Effective Sponsor Engagement

The criticality of the relationship established between the project manager and the sponsor cannot be overlooked. Establishing a relationship can at times be challenging, whether it relates to the complexity of the project or just not seeing eye to eye, especially if a first time sponsor is involved, in respect to shaping and supporting the project.

Project sponsors can be taxed for time, set in their ways and hence forming a productive working relationship can be challenging. Friction can be caused if there are differing points of view on how a project should be delivered.  Although the sponsor is accountable for the benefits, it is the responsibly of the project manager to deliver it successfully.

When involved with a new project sponsor, then it is very possible they would have very little or no understanding of what it takes to deliver a successful project. Also not understand the weight of the role they will play in the outcome. This is where a project manager must be very diplomatic when dealing with a new project sponsor. To ensure the relationship between the project manager and sponsor is collaborative, productive and provides the necessary support, then the following are some considerations.

Skillset Gaps

It can be safely assumed that the project manager and team were all interviewed and received the role to deliver the project based on their knowledge. They were the successful candidates, hired based on merit and previous experience and qualifications. The sponsor however, is a key figure within the organisation and not necessarily hired for their project sponsor abilities. This is the person who will ultimately be accountable for the benefits it delivers as well as its success or failure. Yet, despite the importance of the role, a project sponsor is rarely interviewed to understand what their credentials are for the role or if there’s a gap in their skillset.

Normally the sponsor is an executive within the organisation, someone who has access and is responsible for the allocation of funds. However, they were appointed in their role, it would have been to focus on their day job. Seldom, would a sponsor be interviewed in terms of their understanding of project delivery or what it means to be a good sponsor. This means that quite often a sponsor will need to learn on the job and this is where a good project manager or PMO can assist.

Collaboration is the key

If it is determined that the project sponsor is indeed inexperienced, meet with them and ask their understanding on the difference between risks over issue. This should be done to upskill them in an ordered way, so their lack of experience doesn’t pose as a risk to the project. It does not help in building a relationship if the project sponsor is an item on the risk and issues register.

The best way to upskill is by making it a collaborative exercise and focus on mutual delivery, as both the sponsor and project manager have a vested interest in the project’s success. An experienced project manager will focus on developing a strong rapport with the sponsor to ensure that they understand the PM is there at all times for the good of the project. They will also establish the link that a successful outcome is a joint outcome – and that will enhance everybody’s reputation.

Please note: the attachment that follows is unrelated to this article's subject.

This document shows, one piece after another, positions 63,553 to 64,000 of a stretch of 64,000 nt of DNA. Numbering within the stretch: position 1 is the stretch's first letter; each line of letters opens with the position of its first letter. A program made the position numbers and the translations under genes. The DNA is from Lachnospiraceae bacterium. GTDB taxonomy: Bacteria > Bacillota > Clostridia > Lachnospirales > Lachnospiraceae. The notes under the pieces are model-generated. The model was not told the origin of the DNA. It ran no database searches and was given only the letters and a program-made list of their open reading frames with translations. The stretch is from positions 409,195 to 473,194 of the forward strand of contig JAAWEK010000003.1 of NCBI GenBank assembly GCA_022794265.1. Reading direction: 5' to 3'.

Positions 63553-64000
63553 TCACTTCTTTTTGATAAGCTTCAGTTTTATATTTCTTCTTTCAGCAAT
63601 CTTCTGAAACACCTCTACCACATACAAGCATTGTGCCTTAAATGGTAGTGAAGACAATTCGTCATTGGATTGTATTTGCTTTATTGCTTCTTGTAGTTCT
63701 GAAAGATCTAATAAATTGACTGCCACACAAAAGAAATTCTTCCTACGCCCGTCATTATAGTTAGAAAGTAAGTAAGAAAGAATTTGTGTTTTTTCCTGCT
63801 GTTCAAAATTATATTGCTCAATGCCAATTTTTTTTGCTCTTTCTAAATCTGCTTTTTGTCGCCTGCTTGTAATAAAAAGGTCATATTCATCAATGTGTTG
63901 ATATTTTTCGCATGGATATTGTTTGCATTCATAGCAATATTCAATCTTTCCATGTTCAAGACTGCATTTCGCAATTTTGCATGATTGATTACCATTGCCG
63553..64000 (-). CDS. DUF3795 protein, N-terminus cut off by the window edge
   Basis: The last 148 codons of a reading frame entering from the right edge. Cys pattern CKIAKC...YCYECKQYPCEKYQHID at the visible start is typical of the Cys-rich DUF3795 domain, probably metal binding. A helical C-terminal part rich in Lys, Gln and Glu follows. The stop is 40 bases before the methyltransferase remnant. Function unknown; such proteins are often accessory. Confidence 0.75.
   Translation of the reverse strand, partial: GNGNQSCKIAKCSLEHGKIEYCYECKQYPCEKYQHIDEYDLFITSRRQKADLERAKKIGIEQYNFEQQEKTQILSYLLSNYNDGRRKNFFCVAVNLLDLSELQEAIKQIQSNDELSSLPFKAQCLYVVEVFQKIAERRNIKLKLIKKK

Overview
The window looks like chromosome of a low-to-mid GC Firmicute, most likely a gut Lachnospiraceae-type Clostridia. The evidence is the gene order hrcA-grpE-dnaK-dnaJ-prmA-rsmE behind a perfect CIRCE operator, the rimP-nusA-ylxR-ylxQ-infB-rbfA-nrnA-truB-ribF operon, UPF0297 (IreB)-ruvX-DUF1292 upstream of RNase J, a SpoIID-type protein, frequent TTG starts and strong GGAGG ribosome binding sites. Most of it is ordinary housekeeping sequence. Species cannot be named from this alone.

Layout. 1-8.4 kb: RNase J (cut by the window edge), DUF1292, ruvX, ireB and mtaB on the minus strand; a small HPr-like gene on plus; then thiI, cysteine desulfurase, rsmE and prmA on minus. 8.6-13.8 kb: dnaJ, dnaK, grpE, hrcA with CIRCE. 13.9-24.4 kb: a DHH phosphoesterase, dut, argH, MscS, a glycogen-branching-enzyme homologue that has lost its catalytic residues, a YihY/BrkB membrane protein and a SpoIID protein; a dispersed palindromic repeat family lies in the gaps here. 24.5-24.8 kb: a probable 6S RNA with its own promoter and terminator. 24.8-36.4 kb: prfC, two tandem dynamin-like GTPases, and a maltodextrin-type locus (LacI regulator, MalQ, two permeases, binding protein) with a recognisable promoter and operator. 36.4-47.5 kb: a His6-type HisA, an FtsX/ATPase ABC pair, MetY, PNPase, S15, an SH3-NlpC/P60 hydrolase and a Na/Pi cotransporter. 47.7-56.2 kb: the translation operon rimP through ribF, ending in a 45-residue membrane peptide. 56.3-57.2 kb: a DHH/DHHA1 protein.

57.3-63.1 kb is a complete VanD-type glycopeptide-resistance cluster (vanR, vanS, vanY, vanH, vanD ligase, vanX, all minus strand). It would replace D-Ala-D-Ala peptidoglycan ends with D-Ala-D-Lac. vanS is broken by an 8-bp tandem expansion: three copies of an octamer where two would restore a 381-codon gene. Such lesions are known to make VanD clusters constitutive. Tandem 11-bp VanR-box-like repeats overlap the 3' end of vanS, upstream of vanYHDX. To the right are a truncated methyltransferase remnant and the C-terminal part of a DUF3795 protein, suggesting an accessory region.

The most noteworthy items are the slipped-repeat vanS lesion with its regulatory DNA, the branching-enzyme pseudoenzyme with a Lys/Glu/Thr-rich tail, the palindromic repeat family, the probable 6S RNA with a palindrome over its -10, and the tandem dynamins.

Being transparent is very important; we all like to deliver “Good News” but not so much the bad. This should not be the case, as hiding, or sheltering “Bad News” does not instil trust. It is probably the most important factor when working with a new and inexperienced sponsor.

It all looks great when a project runs smoothly, not so the case when a project hits challenges. It is understood that project management can become difficult at times. During this time, it is vital a project manager be able to surface bad news to facilitate any hard calls that need to be made.

Inexperienced sponsors would not know the effects on the future of a project from a poor decision, or no decision at all. This is where the project manager needs to be able to be open and forthright with the sponsor to:

  • Identify the risks that lie ahead.
  • Calculate how a misstep will likely impact the success of the project.
  • Guide the sponsor through the next steps.

If the relationship between the sponsor and the project manager is a healthy and collaborative one, having difficult conversations to surface bad news might be challenging but will be considered essential.

Covering up bad news because there is concern that the sponsor will be angry or because it is perceived they will not assist in making the hard decisions will not help the project. There will be a price to pay somewhere for not making good decisions early. It is best to get this out in the open and be on the front foot in involving the inexperienced sponsor in helping facilitate the right outcomes.

Project doesn’t need to fail because of inexperienced Sponsor.

The relationship between the experienced project manager and the inexperienced sponsor can be a challenge. Regardless of the challenges faced, it should still be manageable, by using some of the critical techniques outlined above. Although success is not guaranteed, an understanding on what motivates the inexperienced sponsor might assist with a successful outcome. Once known how the sponsor came into the role and having the right approach working with them could provide the project manager and PMO a good chance of success. This then lays the foundation for the sponsor’s future project success.

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